The bishops will share their experience in responding to climate change so far, their hopes, their concerns, and ideas about how they, specifically, might organize themselves better for that purpose. They will have an opportunity to reflect and study together, and to look at the obstacles they face and discern what they can do, by working together, to move through these obstacles.
Drawing on their own experience and ideas, a strategic plan will be developed for themselves, with proposals for broader engagement in the Anglican Communion.
Science and the experience of the impacts of climate change suggest that in many ways survival is at stake – for human communities, for the ecosystems on which human life depends. We have listened to Anglicans in a number of regions where congregations face food and water shortages and other stresses that are directly linked to climate change. The meeting and the broader project will enable Anglicans at leadership level to make coordinated efforts towards upholding human dignity and the integrity of creation, and strengthening interdependence within the Anglican Communion as we become better stewards of God’s creation. It is hoped that the outcomes of this project will have an impact that reaches far beyond the present time.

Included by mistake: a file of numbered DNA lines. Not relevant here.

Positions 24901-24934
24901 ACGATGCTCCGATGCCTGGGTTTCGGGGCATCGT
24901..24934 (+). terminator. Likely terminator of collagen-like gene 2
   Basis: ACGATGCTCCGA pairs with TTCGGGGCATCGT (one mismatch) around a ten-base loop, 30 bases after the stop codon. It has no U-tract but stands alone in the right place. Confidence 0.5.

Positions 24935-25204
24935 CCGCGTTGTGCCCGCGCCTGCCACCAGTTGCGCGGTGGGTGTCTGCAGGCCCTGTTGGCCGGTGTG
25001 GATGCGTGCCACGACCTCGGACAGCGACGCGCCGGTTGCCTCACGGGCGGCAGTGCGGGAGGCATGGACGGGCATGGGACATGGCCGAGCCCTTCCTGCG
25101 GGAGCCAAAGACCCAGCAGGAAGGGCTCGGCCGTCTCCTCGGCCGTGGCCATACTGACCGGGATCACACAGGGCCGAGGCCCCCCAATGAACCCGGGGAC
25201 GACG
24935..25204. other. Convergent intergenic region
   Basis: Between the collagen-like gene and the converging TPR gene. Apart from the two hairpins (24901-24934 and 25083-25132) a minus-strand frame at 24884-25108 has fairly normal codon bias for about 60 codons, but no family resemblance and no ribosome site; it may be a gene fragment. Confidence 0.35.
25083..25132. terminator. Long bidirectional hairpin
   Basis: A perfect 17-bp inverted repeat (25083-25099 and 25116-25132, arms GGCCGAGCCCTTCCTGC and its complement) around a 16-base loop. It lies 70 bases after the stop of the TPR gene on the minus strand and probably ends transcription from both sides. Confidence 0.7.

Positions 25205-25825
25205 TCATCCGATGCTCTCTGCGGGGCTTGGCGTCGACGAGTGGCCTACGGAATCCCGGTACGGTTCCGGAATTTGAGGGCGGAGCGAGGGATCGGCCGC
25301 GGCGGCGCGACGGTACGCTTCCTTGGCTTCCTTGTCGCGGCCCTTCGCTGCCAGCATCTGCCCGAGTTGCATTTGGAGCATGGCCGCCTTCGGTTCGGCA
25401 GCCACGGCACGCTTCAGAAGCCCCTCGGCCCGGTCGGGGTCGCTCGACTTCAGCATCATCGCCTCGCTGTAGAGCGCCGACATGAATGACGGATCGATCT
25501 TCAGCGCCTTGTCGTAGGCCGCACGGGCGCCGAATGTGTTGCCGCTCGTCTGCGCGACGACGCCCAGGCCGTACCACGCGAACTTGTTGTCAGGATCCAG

Expected outcomes
To form a group of bishops and archbishops (Eco Bishops) representative of the regions of the Anglican Communion, who will have participated in the core group as described above and worked together to formulate an action plan for themselves, with proposals for broader Anglican engagement in responding to climate change, faithfully, prayerfully and proactively.